Romney And General Motors: Why Not?

The boss, JB, has made a serious substantive case as to why Mitt Romney ought to be given the chance to turn around General Motors. Why would Romney want to take on such an assignment?


Maybe because the chance to renew an American icon, preserve America's manufacturing capacity, and save tens of thousands of jobs would mean something to him. Maybe because it would give him a platform to demonstrate what an effective leader he can be. Maybe because, along the way, it would allow him to save the Republican Party by proving that it stands for something besides...whatever it is that it stands for right now

Some folks in the White House like to joke about the "2017 Romney inauguration" when they think about precedents. It is, to be sure, a little bit cute, but it's also an homage to Romney's status in the GOP.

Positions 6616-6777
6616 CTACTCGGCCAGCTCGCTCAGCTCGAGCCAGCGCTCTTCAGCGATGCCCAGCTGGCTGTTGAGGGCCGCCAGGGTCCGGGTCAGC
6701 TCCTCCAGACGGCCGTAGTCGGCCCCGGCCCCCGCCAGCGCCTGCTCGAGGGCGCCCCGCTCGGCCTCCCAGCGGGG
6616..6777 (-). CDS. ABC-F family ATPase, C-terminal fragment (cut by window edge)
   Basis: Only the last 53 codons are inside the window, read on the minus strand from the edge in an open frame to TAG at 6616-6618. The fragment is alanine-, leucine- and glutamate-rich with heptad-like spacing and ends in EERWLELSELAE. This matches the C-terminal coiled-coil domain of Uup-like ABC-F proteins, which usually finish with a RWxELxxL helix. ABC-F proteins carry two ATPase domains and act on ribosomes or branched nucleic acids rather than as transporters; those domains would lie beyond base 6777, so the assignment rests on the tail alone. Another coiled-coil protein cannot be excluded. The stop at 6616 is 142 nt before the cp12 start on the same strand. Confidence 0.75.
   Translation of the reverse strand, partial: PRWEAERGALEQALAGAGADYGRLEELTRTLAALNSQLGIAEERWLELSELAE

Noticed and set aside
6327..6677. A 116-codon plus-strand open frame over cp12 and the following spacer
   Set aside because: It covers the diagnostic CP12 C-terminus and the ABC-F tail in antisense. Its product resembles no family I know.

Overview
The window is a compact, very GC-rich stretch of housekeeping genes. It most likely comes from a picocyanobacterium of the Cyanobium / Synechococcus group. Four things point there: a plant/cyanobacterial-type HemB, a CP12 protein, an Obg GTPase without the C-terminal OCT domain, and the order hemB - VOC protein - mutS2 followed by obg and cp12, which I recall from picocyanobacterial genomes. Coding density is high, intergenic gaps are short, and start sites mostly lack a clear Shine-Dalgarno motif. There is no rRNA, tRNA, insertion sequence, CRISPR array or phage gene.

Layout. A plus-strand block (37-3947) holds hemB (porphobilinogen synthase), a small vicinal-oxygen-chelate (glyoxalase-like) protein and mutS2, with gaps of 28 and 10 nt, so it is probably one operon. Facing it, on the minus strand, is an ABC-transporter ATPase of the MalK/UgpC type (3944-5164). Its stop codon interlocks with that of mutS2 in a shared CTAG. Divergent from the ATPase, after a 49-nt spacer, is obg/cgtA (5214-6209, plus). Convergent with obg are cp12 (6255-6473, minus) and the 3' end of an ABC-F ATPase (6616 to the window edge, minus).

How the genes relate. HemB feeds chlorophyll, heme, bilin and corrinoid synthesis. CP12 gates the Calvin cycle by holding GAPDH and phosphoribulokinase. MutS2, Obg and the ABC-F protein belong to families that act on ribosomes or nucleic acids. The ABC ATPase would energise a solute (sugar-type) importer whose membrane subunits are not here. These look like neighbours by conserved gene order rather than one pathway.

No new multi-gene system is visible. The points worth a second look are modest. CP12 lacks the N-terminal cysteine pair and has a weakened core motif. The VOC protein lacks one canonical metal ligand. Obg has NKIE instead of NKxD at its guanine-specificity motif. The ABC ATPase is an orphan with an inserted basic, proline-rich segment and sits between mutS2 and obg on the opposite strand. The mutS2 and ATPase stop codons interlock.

The government insists that it has no say in what GM does after bankruptcy, but it's hard to imagine a scenario where, if President Obama really wanted Mitt Romney to become the chief restructuring officer, the GM board wouldn't be able to make it happen.  Would Romney do it?  It would certainly eat in to his 2012 prep time, and it would sever some of the links he has made with conservative Republicans.  (It's not good to be seen as an Obama ally.)  But if Mitt, a.k.a, The Turnaround Specialist, the man who saved the 2002 Olympics, could save General Motors, he'd have an unimpeachable credential for 2016.   

I recall that one of Romney's most difficult problems in 2008 was the lack of a single phrase or idea that encapsulated his presidency.  Some of his advisers wanted him to stress his pragmatism and can-do optimism. But he never became the Turnaround Guy or the Health Care For All guy.  He was ill-defined and all other map. It became easy for his opponents, with an assist from the media, to turn him into a flip-flopper. What's Romney's One Big Thing for 2012 or 2016?  Might it be GM?
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Marc Ambinder is an Atlantic contributing editor. He is also a senior contributor at Defense One, a contributing editor at GQ, and a regular contributor at The Week.

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